The facility is currently equipped with four Zebra fish multi-linking housing systems, one quarantine standalone system, four toxicity rack systems, a behaviour room (Noldus®) and two amphibian housing systems – each housed in individual temperature controlled rooms. A marine room is to be fully installed by the end of 2018. The NABF furthermore houses live feed units containing rotifers and artemia, algae cultures, agar plates housing Caenorhabditis elegans (nematodes), Daphnia magna cultures, Danio rerio (Zebra fish) and Xenopus (Müller’s platanna and African frog).
By integrating Noldus® and Loligo® Systems technology within the facility organisms can be quantitatively studied from the embryo (DanioScope™), larval (DanioVision™) and adult developmental stages.
Since the development of the NABF, researchers from all over the world and South Africa have come together in the form of collaborations and training initiatives. The Zebra fish Interest Group of South Africa also hosted their inaugural meeting within the NABF, and during the event researchers from several different institutions and research backgrounds had the opportunity to present their findings as well as exchange knowledge, experiences and ask questions relating to Zebra fish. The accredited short course on Ectotherm vertebrate handling and ethics also takes place within the NABF at the NWU four times per year.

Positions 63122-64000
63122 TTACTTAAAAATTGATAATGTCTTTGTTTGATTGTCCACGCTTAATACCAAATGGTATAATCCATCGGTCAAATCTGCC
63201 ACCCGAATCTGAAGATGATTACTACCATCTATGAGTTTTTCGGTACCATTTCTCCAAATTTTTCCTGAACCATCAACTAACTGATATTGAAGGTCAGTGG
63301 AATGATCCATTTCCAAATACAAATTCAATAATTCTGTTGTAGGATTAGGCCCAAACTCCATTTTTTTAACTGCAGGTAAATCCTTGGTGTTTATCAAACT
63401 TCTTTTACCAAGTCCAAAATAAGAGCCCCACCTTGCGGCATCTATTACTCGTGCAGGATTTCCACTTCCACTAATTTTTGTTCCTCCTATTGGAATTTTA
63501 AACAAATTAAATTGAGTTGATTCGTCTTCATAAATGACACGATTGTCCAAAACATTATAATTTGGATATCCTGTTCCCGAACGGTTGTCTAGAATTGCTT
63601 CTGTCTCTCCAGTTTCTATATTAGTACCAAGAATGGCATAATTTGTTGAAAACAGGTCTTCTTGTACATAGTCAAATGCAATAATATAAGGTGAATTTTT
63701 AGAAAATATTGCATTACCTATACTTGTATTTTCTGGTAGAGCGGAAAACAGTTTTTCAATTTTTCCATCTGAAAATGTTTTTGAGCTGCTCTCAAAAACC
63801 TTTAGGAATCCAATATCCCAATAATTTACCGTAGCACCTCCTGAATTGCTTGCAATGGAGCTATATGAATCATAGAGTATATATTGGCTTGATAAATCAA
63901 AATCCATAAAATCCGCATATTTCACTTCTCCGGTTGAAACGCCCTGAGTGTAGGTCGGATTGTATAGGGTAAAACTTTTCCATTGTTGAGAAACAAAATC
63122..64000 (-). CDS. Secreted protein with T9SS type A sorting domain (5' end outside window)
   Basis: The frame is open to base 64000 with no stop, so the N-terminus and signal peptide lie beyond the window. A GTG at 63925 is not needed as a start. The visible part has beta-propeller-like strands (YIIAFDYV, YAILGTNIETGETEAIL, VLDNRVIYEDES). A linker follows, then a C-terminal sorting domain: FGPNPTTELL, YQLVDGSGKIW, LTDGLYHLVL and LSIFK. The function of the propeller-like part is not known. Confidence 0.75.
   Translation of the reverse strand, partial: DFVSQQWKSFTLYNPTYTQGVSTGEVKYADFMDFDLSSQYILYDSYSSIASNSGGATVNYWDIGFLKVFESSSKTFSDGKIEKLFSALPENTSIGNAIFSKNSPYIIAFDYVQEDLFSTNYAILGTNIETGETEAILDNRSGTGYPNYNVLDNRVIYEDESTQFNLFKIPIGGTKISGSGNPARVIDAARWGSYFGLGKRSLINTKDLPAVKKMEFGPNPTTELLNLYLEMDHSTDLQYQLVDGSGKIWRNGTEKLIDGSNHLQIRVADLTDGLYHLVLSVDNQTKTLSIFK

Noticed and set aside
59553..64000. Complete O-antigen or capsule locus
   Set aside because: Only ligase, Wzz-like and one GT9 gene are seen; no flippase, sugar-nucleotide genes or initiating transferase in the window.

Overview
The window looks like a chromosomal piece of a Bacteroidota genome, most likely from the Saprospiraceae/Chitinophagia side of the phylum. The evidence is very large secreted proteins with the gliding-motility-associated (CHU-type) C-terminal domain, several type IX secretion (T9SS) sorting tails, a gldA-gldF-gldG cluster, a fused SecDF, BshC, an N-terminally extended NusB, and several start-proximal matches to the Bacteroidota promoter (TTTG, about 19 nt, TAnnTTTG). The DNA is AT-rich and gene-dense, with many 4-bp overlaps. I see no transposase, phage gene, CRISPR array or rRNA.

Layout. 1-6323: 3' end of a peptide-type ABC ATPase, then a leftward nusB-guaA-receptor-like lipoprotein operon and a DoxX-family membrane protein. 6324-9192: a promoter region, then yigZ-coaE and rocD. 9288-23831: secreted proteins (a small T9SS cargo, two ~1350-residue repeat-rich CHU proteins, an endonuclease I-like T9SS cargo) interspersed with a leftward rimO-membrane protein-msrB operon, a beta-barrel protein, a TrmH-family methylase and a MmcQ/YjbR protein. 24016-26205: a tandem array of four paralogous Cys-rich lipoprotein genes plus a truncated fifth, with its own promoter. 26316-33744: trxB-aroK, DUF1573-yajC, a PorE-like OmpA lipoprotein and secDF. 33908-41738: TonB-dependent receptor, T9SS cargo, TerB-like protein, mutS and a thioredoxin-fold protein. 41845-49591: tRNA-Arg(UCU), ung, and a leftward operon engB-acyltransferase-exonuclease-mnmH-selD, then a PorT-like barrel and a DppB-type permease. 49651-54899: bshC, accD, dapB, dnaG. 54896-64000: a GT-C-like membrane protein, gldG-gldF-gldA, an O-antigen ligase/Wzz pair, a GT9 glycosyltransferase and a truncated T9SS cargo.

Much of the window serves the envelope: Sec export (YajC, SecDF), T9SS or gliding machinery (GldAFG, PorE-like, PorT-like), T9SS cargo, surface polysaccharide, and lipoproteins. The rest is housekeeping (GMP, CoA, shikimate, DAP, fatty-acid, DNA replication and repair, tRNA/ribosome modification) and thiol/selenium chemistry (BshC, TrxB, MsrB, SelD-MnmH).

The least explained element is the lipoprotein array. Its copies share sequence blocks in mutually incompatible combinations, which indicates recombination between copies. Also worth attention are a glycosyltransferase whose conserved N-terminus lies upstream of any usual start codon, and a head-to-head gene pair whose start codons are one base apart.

* Funding for the NABF was obtained by Prof Victor Wepener from the National Research Foundation National Nanotechnology Equipment Programme.
The National Aquatic Bioassay Facility (NABF) was established in September 2017.
NWU UESM leads 24 national and international research projects
Currently, researchers in the Unit for Environmental Sciences and Management (UESM) in the North-West University’s (NWU’s) Faculty of Natural and Agricultural Sciences are leading 24 national and international research projects.
These projects are funded by several government funding agencies as well as the private sector and is valued in excess of R45 million. Funders include the National Research Foundation (NRF), the Water Research Commission (WRC), the National Health Laboratory Services, the Department of Environmental Affairs (DAFF), Eskom, Sasol, SA Sugarcane Research Institute, the Maize Trust, Flemish Interuniversity Council (VLIR), Belgium and the World Bank Group.
Funded projects range from research on air, water and soil quality to developing tools for the sustainable utilization of ecological resources in South Africa.
As the unit recognises the importance of socio-ecological systems and resilience, emphasis are also placed on projects pertaining to disaster risk reduction practices and capacity building support to the Southern African Development Community (SADC). The latter is being funded by the World Bank Group.